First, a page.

Companies Eliminating College Degree Requirement Amid Soaring Tuition Costs

At Walmart, hundreds of corporate roles no longer require a college degree.
Graduating class walking towards their ceremony, UCLA, Los Angeles, CA (Photo by: Joe Sohm/Visions of America/Universal Images Group via Getty Images)
Joe Sohm/Visions of America/Universal Images Group via Getty Images

Companies are scrapping their college degree requirement as sky-high tuition costs keep four-year degrees out of reach for many young people.

Several U.S. companies including Google, Walmart, IBM, Bank of America, and Accenture have announced plans to slash the number of their jobs that require college degrees.

At Walmart, hundreds of corporate roles no longer require a college degree, the company saying last month that it wants to remove “unnecessary barriers” to career advancement.

Walmart also said it will waive the college degree requirement if a candidate can demonstrate they developed the necessary skills through previous experience or another kind of learning.

College tuition prices have been rising for years, pricing more and more families out of higher education and causing students to take out tens of thousands of dollars in massive student loans.

Some experts say companies placing less emphasis on degrees is a sign that companies are focusing more on skills.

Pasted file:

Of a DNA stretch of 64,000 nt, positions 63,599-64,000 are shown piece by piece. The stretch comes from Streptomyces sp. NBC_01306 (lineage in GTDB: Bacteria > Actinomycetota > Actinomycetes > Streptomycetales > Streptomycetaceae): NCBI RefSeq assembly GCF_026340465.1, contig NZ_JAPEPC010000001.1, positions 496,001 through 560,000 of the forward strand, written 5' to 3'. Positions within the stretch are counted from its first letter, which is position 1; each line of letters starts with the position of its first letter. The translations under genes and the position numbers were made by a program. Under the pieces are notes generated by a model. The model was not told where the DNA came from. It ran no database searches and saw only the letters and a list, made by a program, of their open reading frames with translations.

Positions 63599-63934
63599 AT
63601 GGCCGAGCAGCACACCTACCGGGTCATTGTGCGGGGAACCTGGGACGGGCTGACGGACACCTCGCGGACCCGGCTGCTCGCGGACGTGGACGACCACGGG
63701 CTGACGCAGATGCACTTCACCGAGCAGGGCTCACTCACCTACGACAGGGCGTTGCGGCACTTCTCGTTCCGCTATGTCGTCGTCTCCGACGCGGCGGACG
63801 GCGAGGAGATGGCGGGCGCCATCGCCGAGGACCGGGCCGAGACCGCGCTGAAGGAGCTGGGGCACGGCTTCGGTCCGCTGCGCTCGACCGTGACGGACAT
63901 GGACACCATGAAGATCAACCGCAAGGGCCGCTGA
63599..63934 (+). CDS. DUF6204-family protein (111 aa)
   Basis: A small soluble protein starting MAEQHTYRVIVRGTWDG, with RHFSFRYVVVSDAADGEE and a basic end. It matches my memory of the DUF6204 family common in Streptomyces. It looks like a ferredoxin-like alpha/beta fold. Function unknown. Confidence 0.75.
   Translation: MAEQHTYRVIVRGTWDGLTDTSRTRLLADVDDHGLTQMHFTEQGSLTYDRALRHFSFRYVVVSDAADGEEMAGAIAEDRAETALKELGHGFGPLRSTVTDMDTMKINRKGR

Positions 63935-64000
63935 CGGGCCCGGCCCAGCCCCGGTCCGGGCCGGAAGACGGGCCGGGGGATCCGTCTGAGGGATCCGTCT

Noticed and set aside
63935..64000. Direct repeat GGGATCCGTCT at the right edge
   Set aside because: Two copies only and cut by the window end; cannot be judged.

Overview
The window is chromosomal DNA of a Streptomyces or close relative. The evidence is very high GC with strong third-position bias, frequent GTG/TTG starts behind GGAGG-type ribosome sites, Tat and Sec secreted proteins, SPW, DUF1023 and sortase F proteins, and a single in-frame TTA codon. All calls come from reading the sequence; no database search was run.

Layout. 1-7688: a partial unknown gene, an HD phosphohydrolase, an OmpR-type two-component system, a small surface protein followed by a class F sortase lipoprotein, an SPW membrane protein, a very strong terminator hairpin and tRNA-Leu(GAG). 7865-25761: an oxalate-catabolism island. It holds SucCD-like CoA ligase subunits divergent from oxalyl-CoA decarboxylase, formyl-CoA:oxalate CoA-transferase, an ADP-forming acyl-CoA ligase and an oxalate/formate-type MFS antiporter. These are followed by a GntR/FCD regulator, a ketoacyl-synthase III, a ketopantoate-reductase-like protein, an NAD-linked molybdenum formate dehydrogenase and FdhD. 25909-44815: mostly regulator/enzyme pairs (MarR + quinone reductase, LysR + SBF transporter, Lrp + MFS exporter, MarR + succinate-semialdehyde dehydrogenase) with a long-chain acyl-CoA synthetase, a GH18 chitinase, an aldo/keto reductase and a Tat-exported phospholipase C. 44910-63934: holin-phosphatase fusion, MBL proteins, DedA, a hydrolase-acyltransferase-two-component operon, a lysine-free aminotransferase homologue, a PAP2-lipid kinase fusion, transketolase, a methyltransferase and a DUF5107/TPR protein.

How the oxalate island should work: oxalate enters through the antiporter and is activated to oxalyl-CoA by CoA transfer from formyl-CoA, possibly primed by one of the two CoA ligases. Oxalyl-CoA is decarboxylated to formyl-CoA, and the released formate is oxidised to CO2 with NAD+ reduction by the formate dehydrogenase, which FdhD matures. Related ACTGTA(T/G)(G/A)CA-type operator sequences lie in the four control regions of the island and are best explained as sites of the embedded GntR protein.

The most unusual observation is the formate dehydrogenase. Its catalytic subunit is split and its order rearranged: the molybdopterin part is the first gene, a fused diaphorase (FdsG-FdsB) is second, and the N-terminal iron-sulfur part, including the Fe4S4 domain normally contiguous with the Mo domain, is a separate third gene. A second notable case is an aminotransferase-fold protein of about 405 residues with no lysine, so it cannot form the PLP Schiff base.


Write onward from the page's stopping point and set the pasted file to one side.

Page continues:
“If you are going to work for a tech company, what’s more important? A college degree or practical experience that you can code,” Entrepreneur Ted Jenkin, CEO and founder of Exit Stage Left Advisors and Oxygen Financia, told Fox News.

“It’s becoming clear with the out-of-control cost of college education that the very word ‘degree’ is getting watered down and companies want to hire people who can prove they can get things done,” Jenkins said.

Google has been scrapping the degree requirement for certain positions for several years. About 93% of Google’s job postings included a degree requirement in 2017, but by 2021 that number had dropped to 77%, according to a Burning Glass Institute report.

For entry-level positions, Google also allows its online certificate program to replace the four-year degree requirement.

Apple has also seen an 18% drop in its job postings that include a degree requirement — in 2017, 88% required a bachelor’s degree, but that dropped to 72% in 2021, according to the report.

IBM announced in 2021 that it was stripping bachelor’s degree requirements for more than half of its U.S. job openings, saying the company was moving to “prioritize skills over specific degrees.”

Bank of America said last year that it dropped college-degree requirements for most of its entry-level jobs.

At Accenture, a Dublin-based information technology services and consulting company, 80% of the company’s 1,200 employees do not have four-year degrees. Instead, Accenture has an apprenticeship program.

Overall, 46% of “middle-skill occupations” and 31% of “high-skill occupations” saw their college degree requirements drop, the Burning Glass Institute report noted.

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